Planning genetic studies on primary adult-onset dystonia: Sample size estimates based on examination of first-degree relatives

Giovanni Defazio, Davide Martino, Maria Stella Aniello, Gianluca Masi, Angelo Gigante, Kailash Bhatia, Paolo Livrea, Alfredo Berardelli

Research output: Contribution to journalArticle


Primary adult-onset dystonia is thought to be partly genetic, but families large enough for a genome wide search are difficult to find. We examined the first-degree relatives of 76 primary adult-onset dystonia patients to assess the feasibility of model-free nonparametric methods that allow either screening of candidate loci (case-control design, transmission disequilibrium test [TDT], and sibling-TDT [S-TDT]) or identification of novel genes (affected sib-pair [ASP] method). Among the examined relatives, 1/34 parents, 13/149 siblings and 10/125 offspring were affected by adult-onset dystonia. The predicted sample sizes to detect a gene conferring an Odds ratio of 3.0 were 99 for case-control and TDT methodology, 148 for S-TDT, and 107 to 173 for an ASP study assuming three major loci. Based on our family structure, TDT, S-TDT, and ASP methods would required screening of about 220, 700, and 580 to 939 probands respectively. Analysing subpopulations with different types of dystonia, TDT required fewer probands with cervical/hand dystonia, S-TDT needed fewer probands with cranial dystonia. These sample size estimates suggest that the S-TDT may be feasible, whereas collection of cases for both TDT and ASP approaches would represent a major collaborative challenge.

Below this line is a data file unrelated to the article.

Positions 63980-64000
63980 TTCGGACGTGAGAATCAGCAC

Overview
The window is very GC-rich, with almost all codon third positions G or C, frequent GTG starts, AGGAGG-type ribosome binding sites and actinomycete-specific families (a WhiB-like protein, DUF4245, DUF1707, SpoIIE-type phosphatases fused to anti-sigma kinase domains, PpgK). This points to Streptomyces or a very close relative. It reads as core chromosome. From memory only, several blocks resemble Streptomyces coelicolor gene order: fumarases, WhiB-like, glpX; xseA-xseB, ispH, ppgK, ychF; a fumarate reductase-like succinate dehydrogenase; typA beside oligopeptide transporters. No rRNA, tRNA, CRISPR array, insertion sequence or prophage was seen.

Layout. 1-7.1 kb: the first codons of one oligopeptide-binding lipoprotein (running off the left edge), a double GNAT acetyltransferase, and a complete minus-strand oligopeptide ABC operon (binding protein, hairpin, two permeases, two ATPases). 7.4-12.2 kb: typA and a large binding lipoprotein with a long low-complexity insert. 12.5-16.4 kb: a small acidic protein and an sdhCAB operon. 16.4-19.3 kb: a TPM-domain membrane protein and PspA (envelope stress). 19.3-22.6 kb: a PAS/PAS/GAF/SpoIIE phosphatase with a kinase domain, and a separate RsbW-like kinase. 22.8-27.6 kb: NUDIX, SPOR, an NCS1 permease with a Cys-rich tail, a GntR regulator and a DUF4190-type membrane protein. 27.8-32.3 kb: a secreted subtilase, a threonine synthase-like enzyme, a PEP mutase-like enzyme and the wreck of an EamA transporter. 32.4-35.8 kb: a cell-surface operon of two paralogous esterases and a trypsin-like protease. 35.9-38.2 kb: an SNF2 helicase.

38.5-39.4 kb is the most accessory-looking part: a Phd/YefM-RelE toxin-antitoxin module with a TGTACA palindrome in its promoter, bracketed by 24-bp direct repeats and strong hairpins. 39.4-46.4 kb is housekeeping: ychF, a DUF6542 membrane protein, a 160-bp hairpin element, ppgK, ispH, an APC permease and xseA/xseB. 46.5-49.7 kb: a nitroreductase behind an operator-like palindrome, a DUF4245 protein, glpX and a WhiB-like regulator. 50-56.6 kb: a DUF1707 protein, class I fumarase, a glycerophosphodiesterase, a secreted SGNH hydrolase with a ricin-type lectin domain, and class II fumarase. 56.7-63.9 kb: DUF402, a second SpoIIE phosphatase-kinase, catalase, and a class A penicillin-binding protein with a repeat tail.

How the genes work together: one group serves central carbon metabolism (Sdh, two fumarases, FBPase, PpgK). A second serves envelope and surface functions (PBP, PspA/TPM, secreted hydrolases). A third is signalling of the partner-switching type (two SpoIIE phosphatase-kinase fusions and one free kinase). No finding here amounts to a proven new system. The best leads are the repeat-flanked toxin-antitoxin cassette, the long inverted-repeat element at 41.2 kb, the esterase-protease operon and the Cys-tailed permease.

Original languageEnglish
Pages (from-to)29-34
Number of pages6
JournalJournal of the Neurological Sciences
Issue number1-2
Publication statusPublished - Dec 21 2006



  • Adult-onset
  • Genetics
  • Primary dystonia
  • Sample size
  • Statistical design

ASJC Scopus subject areas

  • Ageing
  • Clinical Neurology
  • Surgery
  • Developmental Neuroscience
  • Neurology
  • Neuroscience(all)

Cite this